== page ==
Dreadful Things


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1978  Dir: John Carpenter.  With: Jamie Lee Curtis, Donald Pleasence, Nancy Loomis, P.J.Soles.

This offering is recognised as the one that started the stalk and slash trend in horror movies - with the possible exception, that is, of Black Christmas.

Before Halloween, many horror films were set in haunted houses, gothic castles or some darkly atmospheric environment away from suburbia.  But this movie brought the horror to suburbia.  It trod amongst the neat rows of nice houses with their immaculately kept lawns and lurked amongst the hedgerows.  What the film was saying was that the horror now lived amongst those manicured hedgerows and tree-lined streets of suburbia, and it could leap out and get you in your own neighbourhood (not just in the creepy castles of Transylvania!)

The neighbourhood in Halloween looks like the sort of place where you could raise kids safely, and they could play freely in the streets, in perfect serenity.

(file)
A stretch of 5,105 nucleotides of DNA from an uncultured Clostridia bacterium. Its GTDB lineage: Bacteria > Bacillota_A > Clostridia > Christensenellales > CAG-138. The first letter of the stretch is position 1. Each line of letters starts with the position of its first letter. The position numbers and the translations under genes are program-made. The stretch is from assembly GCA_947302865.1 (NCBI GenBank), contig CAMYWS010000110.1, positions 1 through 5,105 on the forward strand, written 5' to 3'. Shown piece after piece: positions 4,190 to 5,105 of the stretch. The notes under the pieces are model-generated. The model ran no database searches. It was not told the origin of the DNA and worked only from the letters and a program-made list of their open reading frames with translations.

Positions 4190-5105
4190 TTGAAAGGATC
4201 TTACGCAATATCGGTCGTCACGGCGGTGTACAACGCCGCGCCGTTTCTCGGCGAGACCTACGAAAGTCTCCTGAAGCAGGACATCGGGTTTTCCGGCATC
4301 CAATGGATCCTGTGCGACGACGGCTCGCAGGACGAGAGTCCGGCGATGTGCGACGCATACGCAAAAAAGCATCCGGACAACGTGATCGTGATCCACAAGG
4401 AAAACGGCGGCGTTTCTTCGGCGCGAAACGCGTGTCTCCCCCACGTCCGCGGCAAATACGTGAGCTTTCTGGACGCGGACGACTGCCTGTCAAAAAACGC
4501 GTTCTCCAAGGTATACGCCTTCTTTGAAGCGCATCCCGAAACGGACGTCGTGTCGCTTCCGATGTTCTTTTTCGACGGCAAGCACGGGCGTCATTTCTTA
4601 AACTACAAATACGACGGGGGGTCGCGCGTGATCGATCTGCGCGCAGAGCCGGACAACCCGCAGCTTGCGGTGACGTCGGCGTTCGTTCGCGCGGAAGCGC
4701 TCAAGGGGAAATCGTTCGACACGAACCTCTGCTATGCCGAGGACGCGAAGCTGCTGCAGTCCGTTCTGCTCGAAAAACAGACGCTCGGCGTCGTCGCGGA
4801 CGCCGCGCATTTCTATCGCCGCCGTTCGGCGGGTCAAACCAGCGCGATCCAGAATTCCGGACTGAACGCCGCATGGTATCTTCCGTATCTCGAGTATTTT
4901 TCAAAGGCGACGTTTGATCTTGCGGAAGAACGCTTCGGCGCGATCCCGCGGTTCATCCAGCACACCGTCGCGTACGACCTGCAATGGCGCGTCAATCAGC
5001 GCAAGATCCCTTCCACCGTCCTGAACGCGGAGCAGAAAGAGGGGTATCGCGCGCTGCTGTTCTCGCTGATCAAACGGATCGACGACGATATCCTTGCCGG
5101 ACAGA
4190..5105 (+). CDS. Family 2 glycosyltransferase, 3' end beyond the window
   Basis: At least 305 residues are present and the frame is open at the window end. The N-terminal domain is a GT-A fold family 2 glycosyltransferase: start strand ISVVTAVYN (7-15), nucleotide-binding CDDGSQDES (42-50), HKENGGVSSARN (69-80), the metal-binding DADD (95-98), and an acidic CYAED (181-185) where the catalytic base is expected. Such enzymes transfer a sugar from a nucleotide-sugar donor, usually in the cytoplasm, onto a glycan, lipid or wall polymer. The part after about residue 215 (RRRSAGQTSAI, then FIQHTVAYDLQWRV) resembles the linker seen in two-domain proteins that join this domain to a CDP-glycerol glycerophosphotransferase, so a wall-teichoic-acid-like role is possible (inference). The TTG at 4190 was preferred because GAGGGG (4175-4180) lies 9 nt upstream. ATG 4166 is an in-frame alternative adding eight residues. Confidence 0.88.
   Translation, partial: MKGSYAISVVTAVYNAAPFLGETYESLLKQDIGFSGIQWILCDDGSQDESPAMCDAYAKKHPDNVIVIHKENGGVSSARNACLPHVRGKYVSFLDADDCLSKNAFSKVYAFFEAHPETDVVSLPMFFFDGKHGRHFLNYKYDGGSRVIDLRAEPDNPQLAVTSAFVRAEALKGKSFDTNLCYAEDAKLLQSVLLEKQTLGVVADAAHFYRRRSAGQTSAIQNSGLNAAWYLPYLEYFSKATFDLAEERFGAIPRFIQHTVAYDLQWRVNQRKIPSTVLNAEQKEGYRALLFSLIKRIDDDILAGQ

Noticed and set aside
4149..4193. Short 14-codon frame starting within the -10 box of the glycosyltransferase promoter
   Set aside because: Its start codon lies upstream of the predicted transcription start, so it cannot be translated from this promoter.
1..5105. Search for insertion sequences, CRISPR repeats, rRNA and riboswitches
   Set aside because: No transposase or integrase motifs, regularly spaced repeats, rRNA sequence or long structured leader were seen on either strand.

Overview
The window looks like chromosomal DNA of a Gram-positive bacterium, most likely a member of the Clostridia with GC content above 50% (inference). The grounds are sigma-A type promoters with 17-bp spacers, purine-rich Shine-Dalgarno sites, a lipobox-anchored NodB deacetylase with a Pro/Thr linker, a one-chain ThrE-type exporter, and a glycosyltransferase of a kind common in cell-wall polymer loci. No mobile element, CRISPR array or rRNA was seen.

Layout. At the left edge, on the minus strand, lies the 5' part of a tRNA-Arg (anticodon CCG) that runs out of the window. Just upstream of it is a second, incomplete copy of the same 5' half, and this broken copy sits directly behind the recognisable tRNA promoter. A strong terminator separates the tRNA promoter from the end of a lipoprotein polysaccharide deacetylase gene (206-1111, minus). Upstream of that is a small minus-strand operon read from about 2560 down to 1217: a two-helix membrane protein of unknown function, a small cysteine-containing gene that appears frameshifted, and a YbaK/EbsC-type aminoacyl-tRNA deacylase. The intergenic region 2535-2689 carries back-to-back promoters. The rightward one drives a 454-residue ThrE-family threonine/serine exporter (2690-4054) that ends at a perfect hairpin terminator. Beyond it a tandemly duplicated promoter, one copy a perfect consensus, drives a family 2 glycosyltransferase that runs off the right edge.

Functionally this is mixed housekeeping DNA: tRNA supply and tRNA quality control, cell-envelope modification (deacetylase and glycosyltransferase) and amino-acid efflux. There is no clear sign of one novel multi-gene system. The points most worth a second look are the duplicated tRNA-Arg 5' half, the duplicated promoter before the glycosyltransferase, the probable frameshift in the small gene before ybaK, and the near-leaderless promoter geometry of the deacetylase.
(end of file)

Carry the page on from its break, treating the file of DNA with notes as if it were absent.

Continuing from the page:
The film begins with a prologue set in 1963, a one-take shot, from the POV of the young Michael Myers, who picks up a knife, makes his way upstairs, slips on a clown mask, and goes into his teenage sister's room (where she's getting it from her boyfriend) and stabs her to death. 

October 30th, 1978, Myers, now an adult, escapes from a mental hospital and returns to his hometown of Haddonfield, and on Halloween night, stalks friends, Laurie (Jamie Lee Curtis), Annie (Nancy Loomis), and Linda (P.J Soles), as they are babysitting.   Myers' psychiatrist, Dr. Sam Loomis (Donald Pleasence), is searching for him and thinks that he may return to his old home.

The movie Scream would later send up Halloween wholesale, even using clips from it to illustrate the parody.

Some of the performances may now all these years later seem a little hammy, especially that of Donald Pleasance, and some of the lines of dialogue such as , 'I looked into those eyes - the devils eyes,' seem out of place - except maybe in a Conservative Party advertising campaign dissin' Labour that is!

But this film is still a classic slash-fest!